EcoCycÐan encyclopedia of E. coli genes and
metabolism:
http://ecocyc.pangeasystems.com/ecocyc/ecocyc.html
GeneCardsÐa database of human genes, proteins
and diseases:
http://bioinformatics.weizmann.ac.il/cards/
The E-cell projectÐintegrating
metabolism: http://e-cell.org/
genomics
and
Main metabolic pathways on InternetÐalso has a
searchable, downloadable version:
http://home.wxs.nl/ypvsanten/mmp/mmp.html
Minnesota Biocatalysis/Biodegradation DatabaseÐ
primarily pathways for xenobiotic, chemical compounds:
http://www.labmed.umn.edu/umbbd/index.html
WITÐa server linking genes and metabolism: http://
wit.mcs.anl.gov/WIT2/. This includes metabolic
pathways based on the Enzymes and Metabolic
Pathways database: http://www.empproject.com/
DBSolveÐsoftware for metabolic, enzymatic and
receptor±ligand binding simulation:
http://websites.ntl.com/yigor.goryanin/
References
Brenner SE. 1999. Errors in genome annotation. Trends Genet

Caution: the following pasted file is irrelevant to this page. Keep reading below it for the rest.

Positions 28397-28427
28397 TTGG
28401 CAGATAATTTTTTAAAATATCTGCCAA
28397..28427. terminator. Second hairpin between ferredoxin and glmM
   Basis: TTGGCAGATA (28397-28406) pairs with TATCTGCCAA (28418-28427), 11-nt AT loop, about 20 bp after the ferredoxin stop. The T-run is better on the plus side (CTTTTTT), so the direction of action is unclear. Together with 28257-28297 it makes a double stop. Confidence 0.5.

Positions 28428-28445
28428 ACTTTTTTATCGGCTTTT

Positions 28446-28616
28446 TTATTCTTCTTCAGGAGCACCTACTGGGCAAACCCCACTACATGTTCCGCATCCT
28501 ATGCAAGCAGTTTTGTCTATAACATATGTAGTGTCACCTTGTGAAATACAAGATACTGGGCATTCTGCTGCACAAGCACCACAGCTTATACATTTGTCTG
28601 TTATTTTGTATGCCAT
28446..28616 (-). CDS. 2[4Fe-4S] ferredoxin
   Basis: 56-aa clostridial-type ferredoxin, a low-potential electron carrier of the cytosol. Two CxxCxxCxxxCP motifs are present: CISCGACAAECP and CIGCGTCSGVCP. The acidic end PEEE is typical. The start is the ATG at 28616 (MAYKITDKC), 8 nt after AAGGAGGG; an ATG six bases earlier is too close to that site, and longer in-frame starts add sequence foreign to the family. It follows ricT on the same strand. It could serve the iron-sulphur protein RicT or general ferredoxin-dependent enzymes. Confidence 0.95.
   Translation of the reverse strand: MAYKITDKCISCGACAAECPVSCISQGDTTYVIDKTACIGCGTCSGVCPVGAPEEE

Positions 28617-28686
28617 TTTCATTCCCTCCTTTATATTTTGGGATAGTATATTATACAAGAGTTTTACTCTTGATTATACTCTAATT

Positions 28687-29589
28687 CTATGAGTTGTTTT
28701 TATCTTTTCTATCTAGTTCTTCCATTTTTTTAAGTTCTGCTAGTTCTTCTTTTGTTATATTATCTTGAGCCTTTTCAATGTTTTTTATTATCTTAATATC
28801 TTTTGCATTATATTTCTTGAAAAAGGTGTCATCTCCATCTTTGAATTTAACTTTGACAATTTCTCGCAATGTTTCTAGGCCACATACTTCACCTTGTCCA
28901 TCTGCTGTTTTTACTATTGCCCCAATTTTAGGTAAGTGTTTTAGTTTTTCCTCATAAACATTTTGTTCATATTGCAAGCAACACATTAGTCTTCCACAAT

15: 132±133.
DeRisi JL, Iyer VR, Brown PO. 1997. Exploring the metabolic
and genetic control of gene expression on a genomic scale.
Science 278: 680±686.
Kell DB, King RD. 2000. On the optimization of classes for the
assignment of unidenti®ed reading frames in functional
genomics programmes: the need for machine learning. Trends
Biotechnol 18: 93±98.
Wheelan SJ, Boguski MS, Duret L, Makalowski W. 1999.
Human and nematode orthologsÐlessons from the analysis
of 1800 human genes and the proteome of Caenorhabditis
elegans. Gene 238: 163±170.
Some of the sites reviewed will already be known to you, but perhaps their content will be less well known.
The Website Review is intended to help you discover new sites of interest, but also to provide a rapid and
convenient means of revealing what you always knew was there but never had the time or inclination to
look at. These articles are a personal critical analysis of the website. If you have any information about
sites you think are worthy of being more widely known, the Managing Editor would be pleased to hear
from you.
This review was written by Dr Joanne Wixon (Managing Editor) and Professor Douglas Kell (Section
Editor, Metabolomics) http://gepasi.dbs.aber.ac.uk/dbk/metabol.html
Copyright # 2000 John Wiley & Sons, Ltd.
Yeast 2000; 17: 48±55.